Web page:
As we have seen, the world has really no concept of serving.  It is every man for himself, and only the strong survive.  But what about the Christian?  What about you and me?  Are our thoughts of serving really that different?  What images come to mind when you think of servants?  Joseph was a servant: he was sold into slavery by his own brothers.  We also read of other servant in the Bible:  Hagar, the servant of Sarah, Gehazi, the servant of Elisha, and Onesimus, the servant of Philemon, to name a few.  Other thoughts that come to mind are those of the countless slaves that were brought to this country in the 1800’s.  Much like Joseph, they were captured and brought in chains to a strange land, subjected to the worst possible treatment, and forced to constantly serve their master.  Webster’s definition of a servant is “one that performs duties about the person or home of a master or personal employer.”  Is this our calling?  Should we as Christians become servants to others in the world?  I would think not.  But what does it mean then, to be a servant?  If we don’t serve other people, then whom should we serve?  The answer, quite simply, is God.  It is to God that all our praise and honor should be directed, and yes, it is Him that we must serve; and Him alone.  We read in Matthew 6:24 “No man can serve two masters:  for either he will hate the one, and love the other; or else he will hold to the one, and despise the other.  Ye cannot serve God and mammon.”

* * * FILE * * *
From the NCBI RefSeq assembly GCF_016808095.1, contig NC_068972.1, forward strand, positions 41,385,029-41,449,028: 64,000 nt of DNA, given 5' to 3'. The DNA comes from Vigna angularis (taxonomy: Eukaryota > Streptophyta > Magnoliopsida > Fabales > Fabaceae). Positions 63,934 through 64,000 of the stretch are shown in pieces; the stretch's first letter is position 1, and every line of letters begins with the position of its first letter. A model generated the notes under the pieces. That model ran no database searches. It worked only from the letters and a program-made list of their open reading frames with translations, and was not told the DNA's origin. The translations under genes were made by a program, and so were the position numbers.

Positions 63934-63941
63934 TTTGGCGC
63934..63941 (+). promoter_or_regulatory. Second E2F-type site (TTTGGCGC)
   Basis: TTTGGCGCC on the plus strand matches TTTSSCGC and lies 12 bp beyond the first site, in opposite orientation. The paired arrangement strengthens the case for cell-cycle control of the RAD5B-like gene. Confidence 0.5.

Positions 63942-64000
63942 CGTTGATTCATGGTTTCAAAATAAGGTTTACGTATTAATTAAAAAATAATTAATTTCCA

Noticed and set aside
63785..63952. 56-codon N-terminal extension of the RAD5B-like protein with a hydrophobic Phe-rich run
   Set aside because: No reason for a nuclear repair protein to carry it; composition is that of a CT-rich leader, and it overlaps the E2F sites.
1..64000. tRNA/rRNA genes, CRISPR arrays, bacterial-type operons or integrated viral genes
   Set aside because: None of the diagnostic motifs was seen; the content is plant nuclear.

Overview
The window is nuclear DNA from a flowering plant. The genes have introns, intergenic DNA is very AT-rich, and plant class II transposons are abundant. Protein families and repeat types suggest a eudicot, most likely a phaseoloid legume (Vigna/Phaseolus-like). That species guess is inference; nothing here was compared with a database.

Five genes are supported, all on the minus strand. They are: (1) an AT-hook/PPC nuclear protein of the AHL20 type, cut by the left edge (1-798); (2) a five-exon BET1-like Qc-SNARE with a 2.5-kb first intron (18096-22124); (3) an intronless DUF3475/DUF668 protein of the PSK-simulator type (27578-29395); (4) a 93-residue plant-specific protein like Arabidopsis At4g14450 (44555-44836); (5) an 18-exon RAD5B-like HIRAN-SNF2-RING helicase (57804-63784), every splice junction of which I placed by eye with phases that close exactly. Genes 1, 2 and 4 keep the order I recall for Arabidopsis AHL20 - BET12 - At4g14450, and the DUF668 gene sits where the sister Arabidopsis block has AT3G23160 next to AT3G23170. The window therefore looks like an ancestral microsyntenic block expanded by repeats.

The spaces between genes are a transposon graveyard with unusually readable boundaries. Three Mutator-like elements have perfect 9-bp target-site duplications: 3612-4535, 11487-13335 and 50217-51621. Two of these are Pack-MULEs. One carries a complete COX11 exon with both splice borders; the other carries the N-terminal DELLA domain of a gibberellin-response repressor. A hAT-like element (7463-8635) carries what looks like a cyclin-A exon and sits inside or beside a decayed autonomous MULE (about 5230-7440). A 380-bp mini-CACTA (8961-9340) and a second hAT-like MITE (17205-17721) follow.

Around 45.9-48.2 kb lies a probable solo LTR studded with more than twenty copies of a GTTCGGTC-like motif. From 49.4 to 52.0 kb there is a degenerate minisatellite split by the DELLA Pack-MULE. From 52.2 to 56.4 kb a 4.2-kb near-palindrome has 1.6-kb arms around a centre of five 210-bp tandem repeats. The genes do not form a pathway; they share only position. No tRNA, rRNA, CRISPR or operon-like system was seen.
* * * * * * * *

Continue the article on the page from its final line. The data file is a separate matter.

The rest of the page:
The child of God is called to serve God, and not himself or any other.  But how can we do this?  How is it possible for us to serve God?  One way is by doing God’s will.  The Scriptures teach us that following God’s will is much like walking down a path.  Imagine yourself walking down a path in a field:  The path divides, and you have a choice to make.  On closer observation, you realize that these paths are not alike, and your decision becomes more difficult.  One of the paths is broad, smooth and easily traversed; the other narrow, rocky and treacherous.  The way of the broad path appears to be more pleasing:  it is dotted with friendly people, all beckoning you to come and join them and travel the path together in peace.  A glance up the narrow path reveals no people, no companions and no safety or peace.  Natural inclinations are to take the broad path; but what can we learn about that path from Scripture?  In Matthew 7:13, Christ teaches us “…for wide is the gate, and broad is the way, that leadeth to destruction, and many there be which go in thereat.”  Isaiah 59:7-8 instructs us further as to the “friends” that may lie along that path:  “Their feet run to evil, and they make haste to shed innocent blood:  their thoughts are thoughts of iniquity; wasting and destruction are in their paths.  The way of peace they know not; and there is no judgment in their goings; they have made them crooked paths:  whosoever goeth therein shall not know peace.”  Is this the path that you would choose?